Robot strawberry picker kills fungus with UV technology

Two Perth-based engineers have developed a strawberry-picking robot that could assuage on-farm labor shortages. The robot was designed to be of a similar size to a person, so it could be a direct replacement for human workers due to the current labor shortages in the agriculture industry.

Mark Brims, the director of BSC Electronics in Perth, is the lead engineer behind the prototype. Brims said it was difficult to determine how many people the robot could replace because there were many variables to consider: "The advantage of robots is they go 24/7. A human can only work sort of eight or 10 hours a day for five or six days a week. It's the tortoise and the hare — it eventually catches up — so [could replace] probably about one or two people per robot, but those comparisons are all a bit complicated."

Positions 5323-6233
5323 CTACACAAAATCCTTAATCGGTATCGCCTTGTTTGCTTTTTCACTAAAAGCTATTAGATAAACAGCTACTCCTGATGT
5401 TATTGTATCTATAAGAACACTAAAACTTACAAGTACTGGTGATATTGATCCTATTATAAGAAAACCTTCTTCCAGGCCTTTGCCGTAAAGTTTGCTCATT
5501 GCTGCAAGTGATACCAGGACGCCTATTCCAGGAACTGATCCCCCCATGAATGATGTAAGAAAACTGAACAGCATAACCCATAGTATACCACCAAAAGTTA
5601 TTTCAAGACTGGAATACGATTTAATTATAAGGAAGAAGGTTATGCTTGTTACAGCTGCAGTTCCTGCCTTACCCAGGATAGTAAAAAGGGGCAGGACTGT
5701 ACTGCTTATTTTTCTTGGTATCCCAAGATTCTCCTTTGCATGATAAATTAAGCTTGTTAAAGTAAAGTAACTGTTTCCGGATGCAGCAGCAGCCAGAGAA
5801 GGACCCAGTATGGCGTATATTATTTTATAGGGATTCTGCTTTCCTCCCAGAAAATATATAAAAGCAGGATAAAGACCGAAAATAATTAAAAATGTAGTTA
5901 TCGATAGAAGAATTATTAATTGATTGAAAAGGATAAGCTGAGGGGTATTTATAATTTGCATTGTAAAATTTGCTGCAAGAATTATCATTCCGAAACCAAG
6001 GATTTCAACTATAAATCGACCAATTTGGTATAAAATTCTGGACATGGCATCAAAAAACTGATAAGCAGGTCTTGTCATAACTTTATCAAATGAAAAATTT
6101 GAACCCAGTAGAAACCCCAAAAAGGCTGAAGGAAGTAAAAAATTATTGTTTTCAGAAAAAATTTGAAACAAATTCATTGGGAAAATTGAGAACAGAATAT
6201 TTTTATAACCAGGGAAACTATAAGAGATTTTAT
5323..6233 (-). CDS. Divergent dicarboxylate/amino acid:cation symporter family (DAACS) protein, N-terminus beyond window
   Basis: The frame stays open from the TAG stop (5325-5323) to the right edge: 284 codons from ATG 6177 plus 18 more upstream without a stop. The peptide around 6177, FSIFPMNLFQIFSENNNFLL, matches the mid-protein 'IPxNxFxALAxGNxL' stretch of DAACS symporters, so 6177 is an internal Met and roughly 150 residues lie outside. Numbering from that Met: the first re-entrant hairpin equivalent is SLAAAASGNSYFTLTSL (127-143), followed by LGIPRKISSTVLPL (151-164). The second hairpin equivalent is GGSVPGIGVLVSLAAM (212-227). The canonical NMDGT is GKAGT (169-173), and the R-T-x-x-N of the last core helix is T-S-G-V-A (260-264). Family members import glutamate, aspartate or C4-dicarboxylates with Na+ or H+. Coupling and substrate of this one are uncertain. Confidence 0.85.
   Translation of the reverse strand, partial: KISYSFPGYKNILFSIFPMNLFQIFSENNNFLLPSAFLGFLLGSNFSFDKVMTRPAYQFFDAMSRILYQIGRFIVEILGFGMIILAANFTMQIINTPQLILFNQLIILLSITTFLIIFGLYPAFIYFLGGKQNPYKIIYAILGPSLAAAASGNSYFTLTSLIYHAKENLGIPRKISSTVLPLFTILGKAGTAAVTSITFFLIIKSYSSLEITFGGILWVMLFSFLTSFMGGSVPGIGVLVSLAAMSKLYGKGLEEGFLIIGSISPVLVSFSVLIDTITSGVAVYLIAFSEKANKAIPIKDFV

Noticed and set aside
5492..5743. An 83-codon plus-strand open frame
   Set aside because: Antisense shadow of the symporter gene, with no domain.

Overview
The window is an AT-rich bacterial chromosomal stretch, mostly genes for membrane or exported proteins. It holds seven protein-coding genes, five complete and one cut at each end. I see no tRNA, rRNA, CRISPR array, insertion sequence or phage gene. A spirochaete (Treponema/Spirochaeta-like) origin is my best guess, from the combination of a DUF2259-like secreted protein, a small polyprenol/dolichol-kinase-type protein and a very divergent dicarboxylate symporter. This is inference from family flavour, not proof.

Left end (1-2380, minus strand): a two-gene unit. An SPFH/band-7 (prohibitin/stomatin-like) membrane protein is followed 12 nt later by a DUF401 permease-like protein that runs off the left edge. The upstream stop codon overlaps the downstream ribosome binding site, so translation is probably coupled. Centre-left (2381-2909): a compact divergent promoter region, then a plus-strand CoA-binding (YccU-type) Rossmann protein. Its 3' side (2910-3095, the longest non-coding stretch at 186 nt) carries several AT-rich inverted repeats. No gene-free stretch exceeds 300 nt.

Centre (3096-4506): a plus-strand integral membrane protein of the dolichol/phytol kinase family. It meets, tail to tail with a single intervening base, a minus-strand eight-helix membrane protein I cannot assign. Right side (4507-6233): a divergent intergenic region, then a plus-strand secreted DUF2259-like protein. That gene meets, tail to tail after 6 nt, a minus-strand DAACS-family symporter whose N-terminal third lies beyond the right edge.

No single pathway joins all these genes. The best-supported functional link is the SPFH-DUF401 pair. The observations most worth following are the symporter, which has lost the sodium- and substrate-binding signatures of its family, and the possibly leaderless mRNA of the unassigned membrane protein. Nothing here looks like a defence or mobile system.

The robot was made with 3D-printed parts and carbon-fiber rods, making it lightweight and inexpensive. It uses an in-built 3D color camera to locate a strawberry, discern the level of ripeness, and pick it. This prototype works best with hydroponic strawberries, which are grown around (a human's) waist height.


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